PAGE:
Fetishising the Brussels roadscape
This explorative paper is an attempt to improve understanding of the material infrastructure and subjective affective investments into it.
Building on the concept of “fetish”, it proposes a theoretical framework to analyse the entanglement of the functional, sensitive and social symbolic dimensions of Brussels’ “modern roads” to reinforce and stabilise a social imaginary of fast mobility. Examining technical reports, political discourses, press articles and cultural productions such as movies, TV broadcasts and photographs relating to the infrastructuring process, the paper reveals – beyond the case study – the aesthetic dimension of the modernisation of roads, which relates to symbolic investments in cars. The theoretical framework involves heuristic values when regarded beyond this specific Belgian context. It opens new possibilities for broader interpretations of the mobility infrastructure.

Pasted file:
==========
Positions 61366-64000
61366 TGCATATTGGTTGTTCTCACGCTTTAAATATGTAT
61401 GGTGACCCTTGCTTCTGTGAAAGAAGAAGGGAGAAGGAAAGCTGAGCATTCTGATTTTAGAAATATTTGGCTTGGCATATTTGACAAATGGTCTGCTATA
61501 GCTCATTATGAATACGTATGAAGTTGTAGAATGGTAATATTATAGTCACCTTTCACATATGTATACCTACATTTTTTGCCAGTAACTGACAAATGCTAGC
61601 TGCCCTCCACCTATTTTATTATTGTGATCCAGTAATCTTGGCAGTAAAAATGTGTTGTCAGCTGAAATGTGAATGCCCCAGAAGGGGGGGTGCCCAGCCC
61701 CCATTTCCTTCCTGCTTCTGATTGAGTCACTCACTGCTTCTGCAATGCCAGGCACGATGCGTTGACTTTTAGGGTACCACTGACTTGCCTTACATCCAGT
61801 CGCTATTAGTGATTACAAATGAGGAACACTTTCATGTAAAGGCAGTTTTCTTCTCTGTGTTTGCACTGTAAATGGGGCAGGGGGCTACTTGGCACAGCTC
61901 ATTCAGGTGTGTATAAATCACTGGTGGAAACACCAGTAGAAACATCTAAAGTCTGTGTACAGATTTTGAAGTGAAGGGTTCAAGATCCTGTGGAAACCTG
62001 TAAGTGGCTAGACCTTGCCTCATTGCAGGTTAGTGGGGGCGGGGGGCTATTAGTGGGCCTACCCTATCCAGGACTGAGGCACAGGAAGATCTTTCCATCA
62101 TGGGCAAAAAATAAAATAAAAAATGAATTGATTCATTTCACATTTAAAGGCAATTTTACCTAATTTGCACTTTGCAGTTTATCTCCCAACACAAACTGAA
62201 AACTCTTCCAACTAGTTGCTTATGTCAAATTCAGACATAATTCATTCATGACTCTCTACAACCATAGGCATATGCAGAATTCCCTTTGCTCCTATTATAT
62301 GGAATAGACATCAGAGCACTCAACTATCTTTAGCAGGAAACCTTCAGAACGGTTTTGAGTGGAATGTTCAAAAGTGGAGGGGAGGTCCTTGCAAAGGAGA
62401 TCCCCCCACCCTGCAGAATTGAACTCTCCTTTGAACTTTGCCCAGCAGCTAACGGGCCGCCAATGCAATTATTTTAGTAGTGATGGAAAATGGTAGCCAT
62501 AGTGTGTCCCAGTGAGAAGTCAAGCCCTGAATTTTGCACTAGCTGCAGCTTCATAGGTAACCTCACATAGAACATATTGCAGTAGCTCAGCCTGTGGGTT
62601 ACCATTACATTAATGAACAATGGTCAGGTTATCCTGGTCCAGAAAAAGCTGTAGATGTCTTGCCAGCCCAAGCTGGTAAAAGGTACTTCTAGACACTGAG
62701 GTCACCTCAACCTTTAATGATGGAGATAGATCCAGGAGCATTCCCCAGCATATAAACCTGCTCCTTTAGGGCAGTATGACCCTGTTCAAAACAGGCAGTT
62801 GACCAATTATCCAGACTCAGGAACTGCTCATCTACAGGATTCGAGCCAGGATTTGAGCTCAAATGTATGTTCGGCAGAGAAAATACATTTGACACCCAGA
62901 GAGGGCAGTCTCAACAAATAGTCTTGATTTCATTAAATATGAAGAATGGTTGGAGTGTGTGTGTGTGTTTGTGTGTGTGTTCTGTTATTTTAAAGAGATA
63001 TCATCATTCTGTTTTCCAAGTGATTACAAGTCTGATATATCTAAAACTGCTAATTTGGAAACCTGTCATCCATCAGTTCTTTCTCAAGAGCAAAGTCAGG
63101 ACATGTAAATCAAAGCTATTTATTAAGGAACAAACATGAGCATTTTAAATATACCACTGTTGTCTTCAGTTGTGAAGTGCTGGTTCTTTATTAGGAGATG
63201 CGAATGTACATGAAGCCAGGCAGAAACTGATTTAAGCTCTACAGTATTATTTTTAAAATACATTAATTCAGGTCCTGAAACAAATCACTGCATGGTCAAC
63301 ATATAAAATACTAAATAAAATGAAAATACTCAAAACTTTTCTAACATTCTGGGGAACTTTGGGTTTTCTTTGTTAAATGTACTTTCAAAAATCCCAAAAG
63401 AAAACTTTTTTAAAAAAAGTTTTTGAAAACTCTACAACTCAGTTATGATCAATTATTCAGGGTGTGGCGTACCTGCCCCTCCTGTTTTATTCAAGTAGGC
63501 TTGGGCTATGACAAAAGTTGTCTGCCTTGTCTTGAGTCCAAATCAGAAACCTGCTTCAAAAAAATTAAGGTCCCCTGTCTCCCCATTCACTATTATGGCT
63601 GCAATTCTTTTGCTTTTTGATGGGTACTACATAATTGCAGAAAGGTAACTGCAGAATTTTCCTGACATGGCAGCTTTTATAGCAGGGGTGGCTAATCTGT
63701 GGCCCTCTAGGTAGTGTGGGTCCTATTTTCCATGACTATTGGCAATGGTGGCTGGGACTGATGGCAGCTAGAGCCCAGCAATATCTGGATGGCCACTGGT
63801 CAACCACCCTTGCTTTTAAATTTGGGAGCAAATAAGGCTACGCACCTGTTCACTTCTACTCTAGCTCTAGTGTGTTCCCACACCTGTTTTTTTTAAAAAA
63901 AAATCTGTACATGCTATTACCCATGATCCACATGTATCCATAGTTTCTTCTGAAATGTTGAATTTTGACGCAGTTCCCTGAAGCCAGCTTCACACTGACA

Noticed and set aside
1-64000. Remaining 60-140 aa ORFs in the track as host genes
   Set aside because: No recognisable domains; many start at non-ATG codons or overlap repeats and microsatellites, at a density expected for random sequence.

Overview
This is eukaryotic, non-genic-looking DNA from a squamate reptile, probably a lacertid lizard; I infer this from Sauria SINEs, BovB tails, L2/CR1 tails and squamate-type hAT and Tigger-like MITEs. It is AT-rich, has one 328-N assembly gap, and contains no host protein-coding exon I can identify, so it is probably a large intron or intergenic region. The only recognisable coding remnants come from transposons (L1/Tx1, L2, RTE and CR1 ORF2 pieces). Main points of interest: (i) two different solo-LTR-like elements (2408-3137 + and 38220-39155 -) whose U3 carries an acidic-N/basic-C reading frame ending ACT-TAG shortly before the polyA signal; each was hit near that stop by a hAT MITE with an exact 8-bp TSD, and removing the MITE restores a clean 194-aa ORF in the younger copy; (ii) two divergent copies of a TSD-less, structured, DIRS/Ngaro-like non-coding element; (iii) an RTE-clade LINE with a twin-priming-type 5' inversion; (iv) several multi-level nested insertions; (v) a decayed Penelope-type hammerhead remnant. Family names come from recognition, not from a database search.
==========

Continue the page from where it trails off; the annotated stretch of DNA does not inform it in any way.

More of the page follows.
Keywords. Automobility infrastructure, imaginary, twentieth century, fetish
Research article published in The Journal of Transport History (SAGE) Volume: 41 issue: 1, page(s): 89-115 Article first published online: January 5, 2020; Issue published: June 1, 2020